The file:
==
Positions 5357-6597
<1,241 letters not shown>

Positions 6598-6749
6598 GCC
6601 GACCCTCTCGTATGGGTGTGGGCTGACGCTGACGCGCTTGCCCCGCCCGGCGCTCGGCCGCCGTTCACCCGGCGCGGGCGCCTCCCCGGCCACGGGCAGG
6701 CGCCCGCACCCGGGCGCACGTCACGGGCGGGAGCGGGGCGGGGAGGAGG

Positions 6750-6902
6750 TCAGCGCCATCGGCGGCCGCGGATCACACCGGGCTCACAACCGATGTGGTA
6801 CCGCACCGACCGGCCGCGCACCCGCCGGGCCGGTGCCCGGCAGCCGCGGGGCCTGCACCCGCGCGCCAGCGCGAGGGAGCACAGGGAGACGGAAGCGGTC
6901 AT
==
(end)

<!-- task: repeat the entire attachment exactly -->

Positions 5357-6597
<1,241 letters not shown>

Positions 6598-6749
6598 GCC
6601 GACCCTCTCGTATGGGTGTGGGCTGACGCTGACGCGCTTGCCCCGCCCGGCGCTCGGCCGCCGTTCACCCGGCGCGGGCGCCTCCCCGGCCACGGGCAGG
6701 CGCCCGCACCCGGGCGCACGTCACGGGCGGGAGCGGGGCGGGGAGGAGG

Positions 6750-6902
6750 TCAGCGCCATCGGCGGCCGCGGATCACACCGGGCTCACAACCGATGTGGTA
6801 CCGCACCGACCGGCCGCGCACCCGCCGGGCCGGTGCCCGGCAGCCGCGGGGCCTGCACCCGCGCGCCAGCGCGAGGGAGCACAGGGAGACGGAAGCGGTC
6901 AT